The City of Charleston is applying for Category 1 funding in the amount of $900,000. The Charleston County Addiction Crisis Task Force Police Assisted Peer Recovery Program, a law enforcement diversion program that will fund three positions: one project coordinator to provide data collection and analysis services to all law enforcement agencies in Charleston County and two peer support specialists to support law enforcement officers while conducting outreach. The project will also expand Charleston’s existing partnership with the Police Assisted Addiction and Recovery Initiative (PAARI) to include officer training, oversight of peer support specialists, and the design of multimedia products to inform officers and the community of this outreach initiative. The project will fund Critical Incident Management Software (CIMS) to facilitate communication between police-based outreach programs and treatment facilities to track follow-up success, with support from Kelley Research Associates (KRA) and ODMAP to facilitate real-time overdose follow-up communication across the county. The peer support specialists will deploy with trained QRT officers for the purpose of engaging individuals who recently suffered an overdose or presented signs of a substance use disorder during an interaction with law enforcement. They will be responsible for developing recovery plans to support overdose survivors as they transition to treatment. Harm reduction kits that include fentanyl test strips, clean injection equipment, naloxone, gloves, and information on local resources so that overdose deaths and other negative health outcomes associated with drug use can be reduced will be made available to survivors and at other locations. The goal of the project is to achieve a 15 percent reduction in the number of days from overdose to outreach. The project serves the City of Charleston, which is the nexus of the Charleston-North Charleston-Summerville Metropolitan Statistical Area and has a population estimated at 713,000, with an estimated 411,000 in Charleston County. The project includes partnerships with the Charleston Police Department, the Charleston County Sheriff’s Office, the North Charleston Police Department, and the Mt. Pleasant Police Department, all of which have officers serving on the Charleston County Addiction Crisis Task Force (ACT Force). The project will engage Kelley Research Associates to implement the CIMS and to evaluate the program. Priority considerations addressed in this application include a high rate of primary treatment admissions for heroin, opioids, and stimulants; high rates of overdose deaths; and a lack of accessibility to treatment providers and facilities. The project will also benefit individuals residing in high-poverty areas.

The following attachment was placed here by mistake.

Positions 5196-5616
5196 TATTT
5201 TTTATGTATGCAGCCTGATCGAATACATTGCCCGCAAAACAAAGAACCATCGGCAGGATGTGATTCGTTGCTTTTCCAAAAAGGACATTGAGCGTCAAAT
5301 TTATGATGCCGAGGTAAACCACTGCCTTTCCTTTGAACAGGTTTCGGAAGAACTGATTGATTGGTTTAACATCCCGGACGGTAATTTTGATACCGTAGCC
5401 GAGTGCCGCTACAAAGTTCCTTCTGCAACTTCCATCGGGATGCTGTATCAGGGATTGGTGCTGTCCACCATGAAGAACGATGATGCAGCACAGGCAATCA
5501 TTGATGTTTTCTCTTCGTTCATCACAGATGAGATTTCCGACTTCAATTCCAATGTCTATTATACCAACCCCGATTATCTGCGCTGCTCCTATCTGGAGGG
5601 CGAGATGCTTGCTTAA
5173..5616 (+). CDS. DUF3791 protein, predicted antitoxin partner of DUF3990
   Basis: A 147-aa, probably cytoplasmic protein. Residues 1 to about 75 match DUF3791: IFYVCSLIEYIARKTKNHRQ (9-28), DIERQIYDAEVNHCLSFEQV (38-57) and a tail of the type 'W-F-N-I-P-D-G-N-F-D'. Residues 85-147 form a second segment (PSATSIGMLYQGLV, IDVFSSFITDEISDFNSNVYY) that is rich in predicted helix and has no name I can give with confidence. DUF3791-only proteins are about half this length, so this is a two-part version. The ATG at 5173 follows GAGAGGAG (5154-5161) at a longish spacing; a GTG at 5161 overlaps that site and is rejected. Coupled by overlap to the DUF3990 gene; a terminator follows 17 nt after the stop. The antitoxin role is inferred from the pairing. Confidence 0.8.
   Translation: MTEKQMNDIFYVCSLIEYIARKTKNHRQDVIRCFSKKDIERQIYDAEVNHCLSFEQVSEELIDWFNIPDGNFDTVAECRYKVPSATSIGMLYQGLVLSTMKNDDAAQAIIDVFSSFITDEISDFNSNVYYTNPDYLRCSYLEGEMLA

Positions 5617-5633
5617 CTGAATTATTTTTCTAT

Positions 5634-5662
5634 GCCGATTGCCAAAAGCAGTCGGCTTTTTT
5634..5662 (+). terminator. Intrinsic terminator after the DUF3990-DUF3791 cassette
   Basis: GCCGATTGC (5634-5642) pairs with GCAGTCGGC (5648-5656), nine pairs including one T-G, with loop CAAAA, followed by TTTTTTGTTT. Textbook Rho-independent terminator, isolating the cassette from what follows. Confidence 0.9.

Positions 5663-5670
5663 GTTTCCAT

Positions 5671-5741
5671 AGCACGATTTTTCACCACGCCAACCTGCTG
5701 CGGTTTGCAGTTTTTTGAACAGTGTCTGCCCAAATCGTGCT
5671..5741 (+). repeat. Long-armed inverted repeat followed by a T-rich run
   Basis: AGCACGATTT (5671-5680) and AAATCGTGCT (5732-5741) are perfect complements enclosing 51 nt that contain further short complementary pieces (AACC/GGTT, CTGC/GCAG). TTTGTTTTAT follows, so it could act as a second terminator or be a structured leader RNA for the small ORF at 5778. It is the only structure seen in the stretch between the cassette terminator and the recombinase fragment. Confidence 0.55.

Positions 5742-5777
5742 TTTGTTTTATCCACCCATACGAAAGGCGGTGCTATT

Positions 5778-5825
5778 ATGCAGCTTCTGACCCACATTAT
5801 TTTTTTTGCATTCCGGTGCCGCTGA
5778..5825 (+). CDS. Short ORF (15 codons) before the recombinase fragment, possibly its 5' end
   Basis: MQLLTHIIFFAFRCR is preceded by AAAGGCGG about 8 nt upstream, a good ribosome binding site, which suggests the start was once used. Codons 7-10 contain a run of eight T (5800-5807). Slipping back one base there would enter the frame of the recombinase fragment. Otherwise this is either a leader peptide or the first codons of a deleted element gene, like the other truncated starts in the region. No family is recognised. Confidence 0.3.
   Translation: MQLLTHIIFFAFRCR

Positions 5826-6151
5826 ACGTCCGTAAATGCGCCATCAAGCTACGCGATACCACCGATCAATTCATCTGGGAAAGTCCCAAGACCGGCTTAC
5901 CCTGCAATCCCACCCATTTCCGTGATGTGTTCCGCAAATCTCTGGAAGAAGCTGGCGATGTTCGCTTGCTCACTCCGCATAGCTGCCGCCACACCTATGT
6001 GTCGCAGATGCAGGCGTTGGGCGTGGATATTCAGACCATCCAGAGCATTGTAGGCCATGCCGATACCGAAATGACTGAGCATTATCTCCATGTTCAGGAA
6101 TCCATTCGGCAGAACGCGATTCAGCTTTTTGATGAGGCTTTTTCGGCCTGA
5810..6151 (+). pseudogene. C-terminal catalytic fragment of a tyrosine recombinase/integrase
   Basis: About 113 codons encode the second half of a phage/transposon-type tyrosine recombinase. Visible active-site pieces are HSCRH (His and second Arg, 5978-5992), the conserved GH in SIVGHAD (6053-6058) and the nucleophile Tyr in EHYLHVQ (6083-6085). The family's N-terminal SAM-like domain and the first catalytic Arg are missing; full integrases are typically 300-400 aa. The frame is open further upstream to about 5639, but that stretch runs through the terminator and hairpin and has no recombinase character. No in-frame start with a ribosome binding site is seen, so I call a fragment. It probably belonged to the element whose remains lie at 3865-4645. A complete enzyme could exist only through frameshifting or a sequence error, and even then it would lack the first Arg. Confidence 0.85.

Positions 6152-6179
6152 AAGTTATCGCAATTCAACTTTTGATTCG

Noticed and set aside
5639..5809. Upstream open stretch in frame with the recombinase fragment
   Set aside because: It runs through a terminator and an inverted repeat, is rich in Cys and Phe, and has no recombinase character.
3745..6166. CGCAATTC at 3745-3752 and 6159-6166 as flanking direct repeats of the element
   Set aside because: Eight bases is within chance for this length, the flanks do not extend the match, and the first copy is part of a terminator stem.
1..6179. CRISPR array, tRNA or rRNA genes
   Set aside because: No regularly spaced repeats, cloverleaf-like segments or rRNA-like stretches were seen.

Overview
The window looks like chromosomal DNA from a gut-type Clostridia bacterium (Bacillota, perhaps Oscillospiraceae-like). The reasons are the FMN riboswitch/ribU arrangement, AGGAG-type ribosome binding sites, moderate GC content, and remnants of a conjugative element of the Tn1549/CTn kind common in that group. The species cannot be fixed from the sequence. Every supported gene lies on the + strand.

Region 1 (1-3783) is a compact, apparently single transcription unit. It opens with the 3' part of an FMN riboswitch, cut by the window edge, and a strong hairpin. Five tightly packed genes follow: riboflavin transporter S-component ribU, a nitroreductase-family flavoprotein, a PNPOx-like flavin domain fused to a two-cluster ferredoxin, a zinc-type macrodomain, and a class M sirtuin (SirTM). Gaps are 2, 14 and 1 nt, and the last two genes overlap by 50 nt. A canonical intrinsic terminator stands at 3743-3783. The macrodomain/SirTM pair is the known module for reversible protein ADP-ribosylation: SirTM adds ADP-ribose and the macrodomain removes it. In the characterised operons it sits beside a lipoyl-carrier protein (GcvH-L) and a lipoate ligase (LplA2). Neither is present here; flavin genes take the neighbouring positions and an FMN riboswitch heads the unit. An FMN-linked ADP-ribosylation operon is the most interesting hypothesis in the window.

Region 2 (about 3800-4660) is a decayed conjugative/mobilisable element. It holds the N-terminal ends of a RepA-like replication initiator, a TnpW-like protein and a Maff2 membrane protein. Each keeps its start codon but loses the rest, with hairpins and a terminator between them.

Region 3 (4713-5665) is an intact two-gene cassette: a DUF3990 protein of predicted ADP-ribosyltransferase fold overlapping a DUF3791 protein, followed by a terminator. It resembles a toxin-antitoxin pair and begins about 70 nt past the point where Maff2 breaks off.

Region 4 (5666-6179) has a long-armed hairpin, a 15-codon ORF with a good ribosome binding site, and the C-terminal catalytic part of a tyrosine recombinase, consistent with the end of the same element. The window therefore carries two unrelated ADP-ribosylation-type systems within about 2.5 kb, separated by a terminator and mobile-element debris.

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Washington State Department of Health


The Washington State Department of Health will improve the quality and accuracy of prescription monitoring program (PMP) data, expand use of PMP data for surveillance of opioid-related health outcomes, enhance the production and dissemination of education materials, and assist the Washington State Department of Health in advancing a vision of a modular, interoperation, and flexible architecture for public health surveillance.